In making predictions or estimations of the state of a system, in our case the ocean, uncertainty is derived from many sources. There are errors in the model, as it cannot reflect reality fully, but also in the observations, because of instrument inaccuracies, human error, and the processing of the information. It is particularly important to consider observational errors in ocean studies, in which so much of the data collection is indirect: Model variables, such as fluid velocity, are estimated from measurements made at sea-surface height; gliders measure temperature and density, but their locations are not known exactly.
Data assimilation is the procedure through which the “best estimate” of the state of the system is obtained from all the information available, including model computations and data analyses. In its most comprehensive expression, it is based on Bayes’ theorem and gives a full probability distribution function for the system state. It therefore captures all the uncertainty in the estimate or prediction, given the input information.
Much subsurface information in the ocean comes from instruments that, at least to some extent, “go with the flow.” Floats are pressurized to follow constant-density surfaces and record their position as a function of time through sonar pinging to (or from) a pre-placed receiver (or transmitter). Floats, however, can report their readings only at the end of the voyage, which may last up to a year or more. Drifters are instruments that move around on surface currents and are tracked through GPS. Gliders, the most modern observational instruments in this family, are designed to combine the strengths of floats and drifters—they use buoyancy changes to submerge and surface, and their frequent surfacings afford regular reporting of data through satellite communication.
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The assimilation of data derived from instruments that are not stationary has come to be known as Lagrangian data assimilation. The challenge in assimilating Lagrangian ocean data is twofold: First, the instruments do not give direct readings of state variables, such as flow velocity or temperature; second, these instruments are subject to the chaotic dynamics of the Lagrangian flow, and the data have to be interpreted against this nonlinear backdrop. We have resolved the first issue by using an augmented system that includes position variables for the instruments rendering the data. But the second issue continues to challenge us.
The considerable benefit to be gained from assimilating Lagrangian data became clear when we were able to reconstruct a large eddy in a general circulation model of the Gulf of Mexico from a small number of well-placed floats. In general, we have discovered that the strategic placement of instruments can pay dividends in the form of accurate representations of the flow field. But the key float locations are strategic exactly because they are of dynamical significance in the Lagrangian flow. And it is the passage of trajectories either through or near these locations that causes the assimilation methods to fail.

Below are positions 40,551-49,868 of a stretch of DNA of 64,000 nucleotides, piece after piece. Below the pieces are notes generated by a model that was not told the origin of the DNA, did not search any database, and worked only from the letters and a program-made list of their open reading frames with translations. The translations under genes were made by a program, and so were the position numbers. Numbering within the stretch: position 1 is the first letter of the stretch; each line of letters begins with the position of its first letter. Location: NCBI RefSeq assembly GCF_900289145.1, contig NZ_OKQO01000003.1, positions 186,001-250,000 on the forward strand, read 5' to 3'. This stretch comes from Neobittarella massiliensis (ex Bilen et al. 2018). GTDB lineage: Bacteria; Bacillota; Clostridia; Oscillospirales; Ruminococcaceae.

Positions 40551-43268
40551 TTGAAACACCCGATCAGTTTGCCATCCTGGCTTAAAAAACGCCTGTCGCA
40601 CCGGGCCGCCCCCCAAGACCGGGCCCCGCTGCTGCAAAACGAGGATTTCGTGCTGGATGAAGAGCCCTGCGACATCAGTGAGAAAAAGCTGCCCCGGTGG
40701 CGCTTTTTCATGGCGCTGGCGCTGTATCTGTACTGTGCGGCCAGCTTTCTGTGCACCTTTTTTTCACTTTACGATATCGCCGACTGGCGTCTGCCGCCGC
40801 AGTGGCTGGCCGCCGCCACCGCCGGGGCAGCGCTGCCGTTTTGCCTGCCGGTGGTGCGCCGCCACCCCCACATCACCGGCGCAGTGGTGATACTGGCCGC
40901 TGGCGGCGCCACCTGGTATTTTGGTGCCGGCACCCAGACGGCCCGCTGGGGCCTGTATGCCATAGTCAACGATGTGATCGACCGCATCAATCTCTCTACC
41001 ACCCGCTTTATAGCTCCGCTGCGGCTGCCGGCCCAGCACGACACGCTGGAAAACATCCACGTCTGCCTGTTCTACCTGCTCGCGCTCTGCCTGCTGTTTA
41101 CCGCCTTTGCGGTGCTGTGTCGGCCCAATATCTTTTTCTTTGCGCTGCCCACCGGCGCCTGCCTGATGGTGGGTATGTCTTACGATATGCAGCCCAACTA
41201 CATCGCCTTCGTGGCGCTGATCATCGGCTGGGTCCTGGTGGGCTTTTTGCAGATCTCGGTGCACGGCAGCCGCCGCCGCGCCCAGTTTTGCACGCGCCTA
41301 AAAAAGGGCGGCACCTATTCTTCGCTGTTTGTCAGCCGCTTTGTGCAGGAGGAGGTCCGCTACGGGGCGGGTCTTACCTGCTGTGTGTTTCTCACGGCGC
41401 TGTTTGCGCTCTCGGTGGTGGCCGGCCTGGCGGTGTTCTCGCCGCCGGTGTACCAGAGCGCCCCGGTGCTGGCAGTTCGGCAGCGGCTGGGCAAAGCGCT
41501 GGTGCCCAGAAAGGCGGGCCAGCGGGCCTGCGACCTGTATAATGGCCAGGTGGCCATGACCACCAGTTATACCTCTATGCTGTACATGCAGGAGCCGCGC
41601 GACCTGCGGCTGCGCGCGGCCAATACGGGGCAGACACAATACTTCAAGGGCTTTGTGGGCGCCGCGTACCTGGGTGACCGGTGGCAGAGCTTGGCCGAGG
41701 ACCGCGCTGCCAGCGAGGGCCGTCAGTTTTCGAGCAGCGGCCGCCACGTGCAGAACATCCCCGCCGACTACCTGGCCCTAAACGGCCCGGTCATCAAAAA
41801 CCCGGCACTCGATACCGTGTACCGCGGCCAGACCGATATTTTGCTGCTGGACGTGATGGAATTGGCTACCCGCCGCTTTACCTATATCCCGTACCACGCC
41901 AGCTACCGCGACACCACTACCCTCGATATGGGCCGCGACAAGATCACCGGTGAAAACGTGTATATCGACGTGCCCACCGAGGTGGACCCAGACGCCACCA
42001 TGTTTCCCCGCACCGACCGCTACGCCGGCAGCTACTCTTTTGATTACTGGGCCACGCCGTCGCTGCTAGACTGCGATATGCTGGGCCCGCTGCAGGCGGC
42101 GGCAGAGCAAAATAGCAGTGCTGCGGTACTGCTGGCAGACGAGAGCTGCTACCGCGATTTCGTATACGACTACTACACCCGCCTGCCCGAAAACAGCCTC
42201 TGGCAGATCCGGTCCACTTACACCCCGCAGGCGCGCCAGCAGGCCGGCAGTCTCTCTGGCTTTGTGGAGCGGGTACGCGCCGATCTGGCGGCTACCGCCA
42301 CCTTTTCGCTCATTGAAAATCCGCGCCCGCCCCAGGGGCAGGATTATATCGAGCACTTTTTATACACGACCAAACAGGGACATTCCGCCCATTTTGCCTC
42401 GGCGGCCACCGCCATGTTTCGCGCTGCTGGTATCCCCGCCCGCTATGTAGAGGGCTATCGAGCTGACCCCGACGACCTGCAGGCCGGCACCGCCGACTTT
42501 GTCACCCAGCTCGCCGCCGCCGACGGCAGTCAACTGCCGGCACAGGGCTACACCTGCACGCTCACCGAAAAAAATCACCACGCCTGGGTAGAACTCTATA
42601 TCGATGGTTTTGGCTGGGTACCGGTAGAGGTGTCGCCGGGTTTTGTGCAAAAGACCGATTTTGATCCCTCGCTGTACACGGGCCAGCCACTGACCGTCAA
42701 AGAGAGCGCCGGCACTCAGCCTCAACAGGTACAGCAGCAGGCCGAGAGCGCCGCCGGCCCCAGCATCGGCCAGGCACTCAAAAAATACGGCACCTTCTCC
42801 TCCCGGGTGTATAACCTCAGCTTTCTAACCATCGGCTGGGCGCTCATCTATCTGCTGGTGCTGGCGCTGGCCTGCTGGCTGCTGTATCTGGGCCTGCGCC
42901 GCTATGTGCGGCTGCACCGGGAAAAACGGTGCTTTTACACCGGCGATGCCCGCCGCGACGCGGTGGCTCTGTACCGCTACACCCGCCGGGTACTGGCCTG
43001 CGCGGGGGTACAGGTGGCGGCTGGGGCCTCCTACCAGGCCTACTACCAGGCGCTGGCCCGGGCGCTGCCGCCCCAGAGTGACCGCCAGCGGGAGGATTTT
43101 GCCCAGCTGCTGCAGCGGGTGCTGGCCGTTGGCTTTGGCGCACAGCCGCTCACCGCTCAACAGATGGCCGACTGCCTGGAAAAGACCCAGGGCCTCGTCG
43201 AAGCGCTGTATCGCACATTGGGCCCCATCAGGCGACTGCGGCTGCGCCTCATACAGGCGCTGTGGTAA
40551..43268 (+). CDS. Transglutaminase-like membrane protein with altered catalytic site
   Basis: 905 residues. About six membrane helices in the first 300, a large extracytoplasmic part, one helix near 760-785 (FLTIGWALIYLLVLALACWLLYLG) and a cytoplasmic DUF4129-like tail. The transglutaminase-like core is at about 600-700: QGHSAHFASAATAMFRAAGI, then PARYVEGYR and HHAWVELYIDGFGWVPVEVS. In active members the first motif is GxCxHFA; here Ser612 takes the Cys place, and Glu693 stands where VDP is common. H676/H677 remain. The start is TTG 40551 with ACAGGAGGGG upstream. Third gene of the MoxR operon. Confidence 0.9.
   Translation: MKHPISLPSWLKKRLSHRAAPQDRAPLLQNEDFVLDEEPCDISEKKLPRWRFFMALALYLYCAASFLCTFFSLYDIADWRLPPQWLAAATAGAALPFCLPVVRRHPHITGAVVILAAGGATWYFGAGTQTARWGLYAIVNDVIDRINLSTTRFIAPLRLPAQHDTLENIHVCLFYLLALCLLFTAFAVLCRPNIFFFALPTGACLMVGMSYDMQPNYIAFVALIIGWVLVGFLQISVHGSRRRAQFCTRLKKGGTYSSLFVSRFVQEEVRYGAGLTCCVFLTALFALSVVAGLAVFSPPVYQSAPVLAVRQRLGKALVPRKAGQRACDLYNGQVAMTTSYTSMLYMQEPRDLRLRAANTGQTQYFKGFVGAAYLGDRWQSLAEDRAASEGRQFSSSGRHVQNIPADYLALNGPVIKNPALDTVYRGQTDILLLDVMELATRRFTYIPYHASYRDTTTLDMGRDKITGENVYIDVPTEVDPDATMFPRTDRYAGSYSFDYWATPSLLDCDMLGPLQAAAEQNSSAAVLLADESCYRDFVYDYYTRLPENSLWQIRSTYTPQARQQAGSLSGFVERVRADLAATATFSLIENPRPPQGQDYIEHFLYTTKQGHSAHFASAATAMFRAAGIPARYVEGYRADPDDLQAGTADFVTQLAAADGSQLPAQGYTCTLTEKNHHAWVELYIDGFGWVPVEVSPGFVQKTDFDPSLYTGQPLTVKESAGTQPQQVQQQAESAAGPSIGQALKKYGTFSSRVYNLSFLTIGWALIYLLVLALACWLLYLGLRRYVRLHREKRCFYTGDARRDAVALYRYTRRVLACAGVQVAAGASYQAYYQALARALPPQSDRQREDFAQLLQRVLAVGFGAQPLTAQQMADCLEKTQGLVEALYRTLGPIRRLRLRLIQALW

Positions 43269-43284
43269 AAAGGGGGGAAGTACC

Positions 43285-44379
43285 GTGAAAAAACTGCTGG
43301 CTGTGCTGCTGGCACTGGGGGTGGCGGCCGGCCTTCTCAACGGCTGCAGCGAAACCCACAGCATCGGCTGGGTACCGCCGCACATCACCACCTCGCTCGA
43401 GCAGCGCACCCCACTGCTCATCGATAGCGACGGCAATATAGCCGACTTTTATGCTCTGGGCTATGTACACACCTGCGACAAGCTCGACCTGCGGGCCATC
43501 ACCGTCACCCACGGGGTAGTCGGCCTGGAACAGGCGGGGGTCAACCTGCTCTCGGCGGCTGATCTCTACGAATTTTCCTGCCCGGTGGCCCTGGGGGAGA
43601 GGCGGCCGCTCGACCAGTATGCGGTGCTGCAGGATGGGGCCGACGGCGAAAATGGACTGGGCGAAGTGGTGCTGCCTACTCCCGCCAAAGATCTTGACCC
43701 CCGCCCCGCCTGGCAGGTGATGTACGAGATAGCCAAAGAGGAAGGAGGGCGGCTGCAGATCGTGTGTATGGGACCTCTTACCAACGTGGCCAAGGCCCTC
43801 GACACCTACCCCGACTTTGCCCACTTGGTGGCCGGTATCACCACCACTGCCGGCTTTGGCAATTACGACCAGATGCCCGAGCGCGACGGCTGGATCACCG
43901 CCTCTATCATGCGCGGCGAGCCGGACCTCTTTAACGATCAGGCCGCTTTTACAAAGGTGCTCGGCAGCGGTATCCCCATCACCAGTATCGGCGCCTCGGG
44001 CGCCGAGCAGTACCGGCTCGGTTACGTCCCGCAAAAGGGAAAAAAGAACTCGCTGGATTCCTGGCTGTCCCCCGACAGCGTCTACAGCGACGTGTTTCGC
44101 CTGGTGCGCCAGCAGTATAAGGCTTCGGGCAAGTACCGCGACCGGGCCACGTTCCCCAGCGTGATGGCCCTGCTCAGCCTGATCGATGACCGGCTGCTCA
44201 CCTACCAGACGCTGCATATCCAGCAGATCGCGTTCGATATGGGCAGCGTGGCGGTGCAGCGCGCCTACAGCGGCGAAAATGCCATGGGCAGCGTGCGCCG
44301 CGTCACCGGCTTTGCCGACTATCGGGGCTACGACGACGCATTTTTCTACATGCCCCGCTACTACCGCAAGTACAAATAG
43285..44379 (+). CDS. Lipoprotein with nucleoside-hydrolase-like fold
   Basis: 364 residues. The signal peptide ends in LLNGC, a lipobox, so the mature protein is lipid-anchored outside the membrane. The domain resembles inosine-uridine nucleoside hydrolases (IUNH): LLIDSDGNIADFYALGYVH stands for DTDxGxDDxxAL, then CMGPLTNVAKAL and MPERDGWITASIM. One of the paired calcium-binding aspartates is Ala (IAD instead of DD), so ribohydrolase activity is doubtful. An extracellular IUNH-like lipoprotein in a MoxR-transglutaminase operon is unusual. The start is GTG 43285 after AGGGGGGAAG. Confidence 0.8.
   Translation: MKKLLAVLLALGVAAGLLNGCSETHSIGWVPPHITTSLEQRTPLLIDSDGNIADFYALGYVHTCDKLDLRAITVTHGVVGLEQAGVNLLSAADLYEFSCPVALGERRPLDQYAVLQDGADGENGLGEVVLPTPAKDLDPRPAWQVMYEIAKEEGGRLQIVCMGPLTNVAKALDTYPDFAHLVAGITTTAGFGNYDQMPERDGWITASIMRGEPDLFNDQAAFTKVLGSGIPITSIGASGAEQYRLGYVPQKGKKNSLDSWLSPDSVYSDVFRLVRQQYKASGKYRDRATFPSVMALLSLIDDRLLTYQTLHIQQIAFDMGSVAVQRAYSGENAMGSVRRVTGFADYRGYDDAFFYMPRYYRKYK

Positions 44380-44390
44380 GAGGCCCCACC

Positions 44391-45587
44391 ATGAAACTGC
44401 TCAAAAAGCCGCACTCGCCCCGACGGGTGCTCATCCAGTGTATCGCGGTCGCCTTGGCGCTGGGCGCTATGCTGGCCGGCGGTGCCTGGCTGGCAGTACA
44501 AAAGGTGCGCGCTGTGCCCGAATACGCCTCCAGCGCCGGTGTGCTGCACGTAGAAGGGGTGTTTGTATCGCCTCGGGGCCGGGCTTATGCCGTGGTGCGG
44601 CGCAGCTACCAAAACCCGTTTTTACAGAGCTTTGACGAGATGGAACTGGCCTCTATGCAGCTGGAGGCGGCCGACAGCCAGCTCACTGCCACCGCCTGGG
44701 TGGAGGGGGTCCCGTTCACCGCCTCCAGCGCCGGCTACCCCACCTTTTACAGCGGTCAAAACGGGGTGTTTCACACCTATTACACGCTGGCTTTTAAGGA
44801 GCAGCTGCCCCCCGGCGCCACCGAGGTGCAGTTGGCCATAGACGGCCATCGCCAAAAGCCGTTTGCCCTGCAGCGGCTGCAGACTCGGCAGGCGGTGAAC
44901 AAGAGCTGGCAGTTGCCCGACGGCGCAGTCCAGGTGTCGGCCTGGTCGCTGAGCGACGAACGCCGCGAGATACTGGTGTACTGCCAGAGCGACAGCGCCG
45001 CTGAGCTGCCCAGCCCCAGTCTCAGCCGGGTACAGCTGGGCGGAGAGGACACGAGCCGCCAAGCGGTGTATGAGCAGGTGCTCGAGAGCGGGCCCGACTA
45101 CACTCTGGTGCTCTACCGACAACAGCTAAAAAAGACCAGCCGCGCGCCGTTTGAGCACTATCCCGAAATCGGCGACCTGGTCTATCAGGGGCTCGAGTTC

Some approaches and answers are becoming available, but what is worth noting here is the big picture and its message for UQ and data assimilation. A lot is said about the “curse of dimensionality” in UQ. The difficulty is in sampling probability density functions in high dimensions: When there are too many dimensions to check, you never know whether you have found the peaks of the distribution. The main way to deal with this is to assume a Gaussian approximation for the PDF and a linear approximation for the underlying model. You then have to track only the mean and variance. These approximations form the basis of almost all methods used in high-dimensional problems, including Kalman filtering and variational methods, and they work very well provided that the assumptions of Gaussianity and linearity are good. But we know that for Lagrangian data assimilation, they completely miss the exact features that carry the key information.
Particle filters give very effective ways of sampling potentially multi-modal PDFs. But these statistical methods work most effectively only in low dimensions. Our perspective is that such an approach can work in Lagrangian data assimilation because the observational data is confined to a well-defined low-dimensional subspace – namely, that part of the augmented system that encodes the trajectory behavior.
Perhaps there is a moral here for UQ in general: You do not want to linearize genuine nonlinear effects; after all, you are then quantifying the uncertainty in an oversimplified, and incorrect, problem. If viewed in terms of the assimilation of data, it may be tractable to capture the “nonlinear” uncertainty if it is known, a priori, to come from a well-defined, low-dimensional subspace where the data lives. This is the case for Lagrangian-type data, but it may be true in other circumstances as well.
Acknowledgments: This article describes the joint work of Christopher K.R.T. Jones with Amit Apte (Tata Institute of Fundamental Research, India), Kayo Ide (University of Maryland), Damon McDougall (University of Warwick), Naratip Santitissadeekorn (UNC Chapel Hill), Elaine Spiller (Marquette University), Andrew Stuart (Warwick), and Guillaume Vernieres (National Aeronautics and Space Administration). The research is supported by the Office of Naval Research and the National Science Foundation.